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Mumbai Indians inch closer to semis
May 19, 2008 00:14 IST
Last Updated: May 19, 2008 16:46 IST
Mumbai Indians notched their sixth victory on the trot, beating Deccan Chargers by 25 runs, to stay in the hunt for a semi-final berth in the Indian Premier League.
The Mumbai team first scored a competitive 178 for seven, thanks to some sensible batting by Abishek Nayar and Dwayne Bravo [Images], and then restricted the hosts to 153 for seven in 20 overs, in Hyderabad, on Sunday night.
The victory was sweet revenge for the visitors, as the Chargers had beaten them by ten wickets in their home match in Mumbai earlier.
Bravo, who was playing his last match in the tournament, finished on a high note; he first collected 30 crucial runs and then took three wickets.
Y Venugopal Rao top-scored for the Hyderabad team with a sparkling 57.
It was his third half-century in the tournament and came off just 38 balls, inclusive of four boundaries and three sixes.
Rao also shared an 86-run stand with D Ravi Teja [Images] (37), who was castled by Bravo (3/24), for the fifth wicket.
Mumbai Indians' pacers Ashish Nehra and Bravo gave their team a good start by bowling a tight spell and creating opportunities for their fielders.
However, Rohan Raje dropped rival skipper Adam Gilchrist [Images] (13), who chipped the ball high in the air when on four.
Shahid Afridi [Images] (0) tried to extract maximum runs from the very first ball he faced and swung his arms to slice an off-stump ball bowled by Barvo, resulting in it going miles up in the sky and eventually landing in the safe hands of Dominic Thronely.
Nehra and Bravo gave away just 20 runs in the first four overs, putting the rival batsmen under pressure.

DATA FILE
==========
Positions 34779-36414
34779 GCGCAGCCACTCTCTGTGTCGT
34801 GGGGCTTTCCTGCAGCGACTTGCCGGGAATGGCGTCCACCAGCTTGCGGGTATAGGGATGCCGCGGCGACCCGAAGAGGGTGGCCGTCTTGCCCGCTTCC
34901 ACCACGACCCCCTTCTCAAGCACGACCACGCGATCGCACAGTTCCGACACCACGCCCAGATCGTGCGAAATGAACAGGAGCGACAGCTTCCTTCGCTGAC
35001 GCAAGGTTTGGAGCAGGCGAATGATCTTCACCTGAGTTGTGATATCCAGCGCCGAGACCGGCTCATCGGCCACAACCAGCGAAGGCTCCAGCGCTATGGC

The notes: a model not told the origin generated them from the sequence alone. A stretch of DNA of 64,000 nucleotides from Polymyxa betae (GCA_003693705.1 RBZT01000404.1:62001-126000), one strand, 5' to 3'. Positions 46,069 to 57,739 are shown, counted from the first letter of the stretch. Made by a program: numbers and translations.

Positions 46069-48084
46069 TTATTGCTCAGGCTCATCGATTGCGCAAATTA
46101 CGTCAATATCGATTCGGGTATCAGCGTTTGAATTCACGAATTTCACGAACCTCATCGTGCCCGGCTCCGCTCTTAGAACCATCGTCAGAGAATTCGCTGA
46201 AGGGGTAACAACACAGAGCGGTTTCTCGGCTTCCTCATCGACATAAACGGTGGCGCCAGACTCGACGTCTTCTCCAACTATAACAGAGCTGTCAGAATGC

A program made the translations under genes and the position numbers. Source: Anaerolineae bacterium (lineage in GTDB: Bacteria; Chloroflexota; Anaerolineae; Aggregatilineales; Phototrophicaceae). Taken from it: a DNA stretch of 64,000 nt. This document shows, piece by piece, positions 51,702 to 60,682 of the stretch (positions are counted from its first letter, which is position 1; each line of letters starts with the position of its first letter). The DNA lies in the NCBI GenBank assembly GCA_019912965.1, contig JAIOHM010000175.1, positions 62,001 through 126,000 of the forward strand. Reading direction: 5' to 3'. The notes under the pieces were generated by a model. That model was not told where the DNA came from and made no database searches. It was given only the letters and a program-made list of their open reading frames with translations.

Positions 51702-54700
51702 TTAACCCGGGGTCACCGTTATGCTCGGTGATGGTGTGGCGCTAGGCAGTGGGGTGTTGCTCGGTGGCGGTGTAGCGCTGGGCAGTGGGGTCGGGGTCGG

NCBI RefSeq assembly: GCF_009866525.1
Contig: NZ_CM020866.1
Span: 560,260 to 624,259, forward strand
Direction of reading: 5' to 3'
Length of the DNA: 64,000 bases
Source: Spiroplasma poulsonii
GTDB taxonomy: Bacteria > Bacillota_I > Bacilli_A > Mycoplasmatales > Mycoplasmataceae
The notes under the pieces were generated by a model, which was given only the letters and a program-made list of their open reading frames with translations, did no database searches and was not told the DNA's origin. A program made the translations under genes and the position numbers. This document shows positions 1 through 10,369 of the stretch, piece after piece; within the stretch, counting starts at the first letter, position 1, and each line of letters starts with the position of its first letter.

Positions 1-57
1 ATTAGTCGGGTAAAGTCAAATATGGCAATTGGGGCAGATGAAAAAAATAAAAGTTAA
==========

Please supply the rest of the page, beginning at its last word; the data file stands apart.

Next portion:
Sri Lankan paceman Dilhara Fernando then dealt a severe double blow to the hosts, dismissing Gilchrist and Rohit Sharma (6) with consecutive deliveries in his very first over, the fifth of the innings.
This left the hosts stuttering 20 for three.
Y Venugopal Rao and Chamara Silva, who were left with a huge salvaging task, put on 36 runs, but could not stretch their effort, as Silva (17) was undone by a misjudgment by umpire Billy Doctrove, who raised his finger to a Nayar caught-behind appeal.
Earlier, the Nayar-Bravo combination put up an important 53-run partnership for the fifth wicket when their team was struggling at 97 for 4 at one stage, after being sent in to bat.
R P Singh (3/35), who was the most successful bowler for the hosts, dismissed both of them in the 18th over, dashing the visitors' hopes of setting a bigger target.
However, the duo ensured that the Mumbai team got enough runs on the board to make a fight of it.
Nayar, the top-scorer for the Mumbai team, hit three fours and two sixes in his knock while Bravo hit two boundaries and as many sixes.
Jayasuriya (36) looked unstoppable from the word go as he began the proceedings with a fine-leg boundary off P Vijaykumar and then hit him for a six off the fifth ball.
The Sri Lankan then hit compatriot Nuwan Zoysa for three boundaries and a six in his first over.
This forced Gilchrist to introduce Rao, who did not disappoint and sent Jayasuriya packing. After hitting Rao (2/25) for a couple of boundaries, the Sri Lankan swept the spinner for a big shot but could only find R P Singh in the deep.
The left-handed opener took just 15 balls to score 39, hitting six fours and two sixes in his cameo.
Thronely then joined captain Tendulkar and the duo put together 33 runs for the second wicket. However the run-rate suffered as the hosts' bowlers did well.
Then Afridi (2/23) dealt a double blow to the Mumbai team, dismissing Tendulkar and Thornely in his second over.
Tendulkar, trying to accelerate the run-rate, lofted an Afridi delivery but could not execute the shot to perfection and gave away a simple catch to Chamara Silva, who ran from cover to mid-off.
This brought huge relief to Gilchrist as he had missed a stumping chance off Pragyan Ojha when Tendulkar came out of the crease attempting an inside-out shot.
Afridi then trapped Thornely two balls later. The Mumbai team never recovered from these shocks and struggled to maintain a high run-rate after that.